Medieval manuscripts blog

27 September 2014

The life and death of Pompey the Great

Even by the standards of Rome in the first century BC, Gnaeus Pompeius Magnus  had an eventful life. The son of Strabo, a man so loathed by the Romans that his body was dragged from its bier during his funeral, Pomey quickly made his own mark on the world and moved beyond the shadow of his infamous father. Plutarch tells us he was helped in this in no small way by the fact that he was quite good-looking, a fact that the illuminator of this historiated initial, in a Latin translation of Plutarch, seems to have taken on board:

 Harley 3485, f190r

Detail of Harley MS 3485, f 190r (Florence, 1470)

A string of military successes ensured Pompey’s accelerated promotion to the consulship at the unusually early age of thirty-five. Shortly after this, he took on the daunting task of ridding the Mediterranean of pirates, who at the time were causing havoc to trade routes across Rome's sphere of influence. Here is a picture of Pompey subduing the pirates:


Royal 20 D I f358r
Detail of Royal MS 20 D I, f 358r (Naples, 2nd quarter of the 14th century)

Some time later, Pompey, Caesar, and Crassus formed the First Triumvirate, a political alliance designed to benefit all three. But this alliance was not fated to last, and after the death of Crassus in Parthia in 53 BC, conflict between Pompey and Caesar seemed inevitable.

The story of the civil war between Pompey and Caesar was hugely popular in the middle ages, best known through vernacular accounts of Roman history such as the French Histoire ancienne jusqu'à César  (well represented in the British Library’s collections) and the Irish In Cath Catharda. These draw in part on the epic poem of Lucan, as well as on late antique epitomes of Roman historical works. In a number of medieval accounts, Caesar and Pompey are depicted fighting at close quarters:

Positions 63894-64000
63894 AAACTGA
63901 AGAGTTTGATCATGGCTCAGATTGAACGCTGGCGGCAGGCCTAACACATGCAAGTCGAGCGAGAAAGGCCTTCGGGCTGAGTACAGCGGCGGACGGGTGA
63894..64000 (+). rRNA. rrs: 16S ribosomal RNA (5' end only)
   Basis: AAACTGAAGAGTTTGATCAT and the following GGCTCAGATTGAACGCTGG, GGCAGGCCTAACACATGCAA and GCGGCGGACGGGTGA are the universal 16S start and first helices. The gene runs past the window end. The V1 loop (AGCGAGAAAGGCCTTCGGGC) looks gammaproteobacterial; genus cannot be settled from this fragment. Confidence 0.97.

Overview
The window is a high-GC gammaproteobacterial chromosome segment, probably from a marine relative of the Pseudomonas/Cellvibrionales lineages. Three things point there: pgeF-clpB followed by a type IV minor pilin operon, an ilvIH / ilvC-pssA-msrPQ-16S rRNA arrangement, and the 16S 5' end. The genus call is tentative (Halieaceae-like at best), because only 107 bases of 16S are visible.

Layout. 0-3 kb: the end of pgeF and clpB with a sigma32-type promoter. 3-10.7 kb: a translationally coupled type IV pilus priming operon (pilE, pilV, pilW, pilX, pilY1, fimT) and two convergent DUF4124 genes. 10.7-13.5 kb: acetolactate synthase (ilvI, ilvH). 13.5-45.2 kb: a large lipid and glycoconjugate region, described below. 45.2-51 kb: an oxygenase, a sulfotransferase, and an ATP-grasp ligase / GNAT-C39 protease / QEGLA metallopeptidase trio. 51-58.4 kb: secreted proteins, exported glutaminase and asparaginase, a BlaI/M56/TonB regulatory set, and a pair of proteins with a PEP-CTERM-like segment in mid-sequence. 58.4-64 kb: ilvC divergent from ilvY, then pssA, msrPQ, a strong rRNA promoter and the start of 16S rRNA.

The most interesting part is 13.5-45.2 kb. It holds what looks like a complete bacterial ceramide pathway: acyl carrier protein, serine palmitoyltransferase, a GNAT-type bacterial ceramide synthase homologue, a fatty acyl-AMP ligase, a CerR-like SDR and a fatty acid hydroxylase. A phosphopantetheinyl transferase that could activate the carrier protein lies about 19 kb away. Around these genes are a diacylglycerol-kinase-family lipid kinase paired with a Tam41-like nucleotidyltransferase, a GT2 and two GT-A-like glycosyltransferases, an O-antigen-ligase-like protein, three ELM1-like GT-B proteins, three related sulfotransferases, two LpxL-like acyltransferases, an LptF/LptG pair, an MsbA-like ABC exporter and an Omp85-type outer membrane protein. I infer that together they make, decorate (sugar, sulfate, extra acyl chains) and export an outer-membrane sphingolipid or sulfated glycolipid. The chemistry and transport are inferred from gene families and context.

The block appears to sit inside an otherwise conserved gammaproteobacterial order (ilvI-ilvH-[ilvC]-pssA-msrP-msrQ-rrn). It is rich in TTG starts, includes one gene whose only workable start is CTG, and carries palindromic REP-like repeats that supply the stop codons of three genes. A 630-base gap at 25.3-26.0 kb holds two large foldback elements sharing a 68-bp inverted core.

Royal 16 G VII f 339r

Detail of Royal MS 16 G VII, f 339r (Paris, last quarter of the 14th century)

Though a man of outstanding abilities, Pompey was for a bad end. Like many doomed ancient heroes, he had a vision of what was to come in a dream. The ghost of his former wife Julia (the daughter of Julius Caesar) appeared to him and warned him of impending disaster. Here are two images of this dream:

 Royal 20 C I f130v

Detail of Royal MS 20 C I, f 130v (France, 1st quarter of the 15th century)



Royal16 G VII f305v
Detail of Royal MS 16 G VII, f 305v (Paris, last quarter of the 14th century)

Pompey’s death itself was a sorry affair. After the catastrophic defeat to Caesar at the Battle of Pharsalus in 48 BC, he made for Egypt. The then king of Egypt, Ptolemy XIII, was persuaded by his advisor Pothinus that Pompey should be executed in order to curry favour with Caesar. In Plutarch’s vivid account of the event, Pompey sailed to shore in a tiny skiff. Just as he reached the shore, and in full view of his men and his wife Cornelia, he was murdered by those in the boat with him:

 Royal17 F II f271r

Detail of Royal MS 17 F II, f 271r (Bruges, 1479)

Plutarch and Lucan tell us that as he was executed he pulled his toga up over his head, something shown in the following picture:

 Royal16 G VIII f310v

Detail of Royal MS 16 G VII, f 310v (Paris, last quarter of the 14th century)

His assassins dumped his body on the shore and took his head away to be presented to Caesar.

 Royal14 E V f318v

Detail of Royal MS 14 E v, f 318v (Bruges, c1479-1480)

-Cillian O'Hogan


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